OECD Forum 2011: Narrowing the Gender Gap
Generally, more women complete higher education than men in OECD countries and have longer life expectancy. But men earn more and hold positions of power.
Why is this happening, and what is the economic and social cost of not making the most of women’s potential? Are girls' educational subject choices likely to maximise their career opportunities? Do quotas work in getting qualified women into decision-making positions? How to ensure equal access for women entrepreneurs to finance and funding?
Men earn 18% more than women on average in OECD countries, and only about a third of managerial posts are held by women. Many more women are in part-time jobs, and having children still impacts women’s work choices far more than men’s. Is the trend towards part-time work making matters worse?
While childcare is perceived as a women’s issue – maternity leave, rather than parental leave, for example – employers may see women as less committed to the workplace, perpetuating poor career opportunities and lower pay.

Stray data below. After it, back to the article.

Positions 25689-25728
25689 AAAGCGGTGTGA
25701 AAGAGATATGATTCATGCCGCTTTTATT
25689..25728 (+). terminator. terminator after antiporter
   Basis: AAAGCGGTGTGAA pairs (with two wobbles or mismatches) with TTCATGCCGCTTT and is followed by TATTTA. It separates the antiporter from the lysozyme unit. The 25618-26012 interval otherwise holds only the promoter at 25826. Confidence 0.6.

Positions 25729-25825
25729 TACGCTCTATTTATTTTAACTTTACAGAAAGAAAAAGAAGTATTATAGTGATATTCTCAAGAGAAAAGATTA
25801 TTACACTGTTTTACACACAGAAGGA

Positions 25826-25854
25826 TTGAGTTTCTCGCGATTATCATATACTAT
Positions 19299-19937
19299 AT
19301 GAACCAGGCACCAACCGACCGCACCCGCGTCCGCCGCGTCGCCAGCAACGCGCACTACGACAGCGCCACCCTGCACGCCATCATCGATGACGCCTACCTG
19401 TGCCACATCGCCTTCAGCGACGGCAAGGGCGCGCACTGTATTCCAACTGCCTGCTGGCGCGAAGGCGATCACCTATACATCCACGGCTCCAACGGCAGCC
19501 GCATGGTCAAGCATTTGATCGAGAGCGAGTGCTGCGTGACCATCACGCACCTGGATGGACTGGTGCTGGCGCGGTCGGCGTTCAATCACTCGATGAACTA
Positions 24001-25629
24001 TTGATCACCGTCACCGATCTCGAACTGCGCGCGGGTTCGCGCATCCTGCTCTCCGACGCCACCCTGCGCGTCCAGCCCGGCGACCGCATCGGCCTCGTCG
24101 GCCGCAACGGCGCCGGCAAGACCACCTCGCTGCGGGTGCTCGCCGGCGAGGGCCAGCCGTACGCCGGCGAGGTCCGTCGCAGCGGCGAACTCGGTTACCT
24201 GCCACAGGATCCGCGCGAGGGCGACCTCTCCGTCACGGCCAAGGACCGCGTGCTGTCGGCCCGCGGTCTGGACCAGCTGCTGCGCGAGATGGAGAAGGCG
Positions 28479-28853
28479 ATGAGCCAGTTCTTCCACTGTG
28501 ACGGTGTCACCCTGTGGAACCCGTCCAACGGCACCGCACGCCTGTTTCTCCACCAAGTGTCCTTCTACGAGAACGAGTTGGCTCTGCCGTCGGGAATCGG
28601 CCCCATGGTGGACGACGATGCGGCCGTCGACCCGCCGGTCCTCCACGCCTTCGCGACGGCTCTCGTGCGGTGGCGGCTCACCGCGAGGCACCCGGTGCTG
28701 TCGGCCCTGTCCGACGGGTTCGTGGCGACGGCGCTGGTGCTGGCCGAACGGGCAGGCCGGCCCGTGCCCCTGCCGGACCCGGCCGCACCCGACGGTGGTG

But how to explain the fact that the gender pay gap is highest among high earners - are women selling themselves short?
Is the trend to part-time work among women in many countries undermining efforts to realise women’s potential? Can quotas help kick-start the process of boosting women’s participation on equal terms in business and finance, as has been tried in politics in some countries? How successful have such efforts been in countries that have used quotas?
Greater empowerment for women is also key to progress in the developing world. Education of girls is one of the most powerful tools for women's empowerment, but discrimination continues to keep girls out of school. Without a great leap forward towards achieving greater equality between women and men and in creased empowerment of women and girls, none of the Millennium Development Goals (MDGs) will be achieved. It is time to back up political promises with the investments and resources needed to do the job. Investing in women and girls has a powerful impact. It will make the world a better place for all – both women and men.
Government policies cannot be ‘gender-blind’. If governments wish to create growth, employment and a better standard of living, policy advice which reflects gender differences is needed.
For example, women who go through higher education do not study the same subjects as men and this may contribute to them ending up in lower-paid jobs. On the other hand, taxation, childcare and parental leave policies can make it possible to have a career and look after a family.
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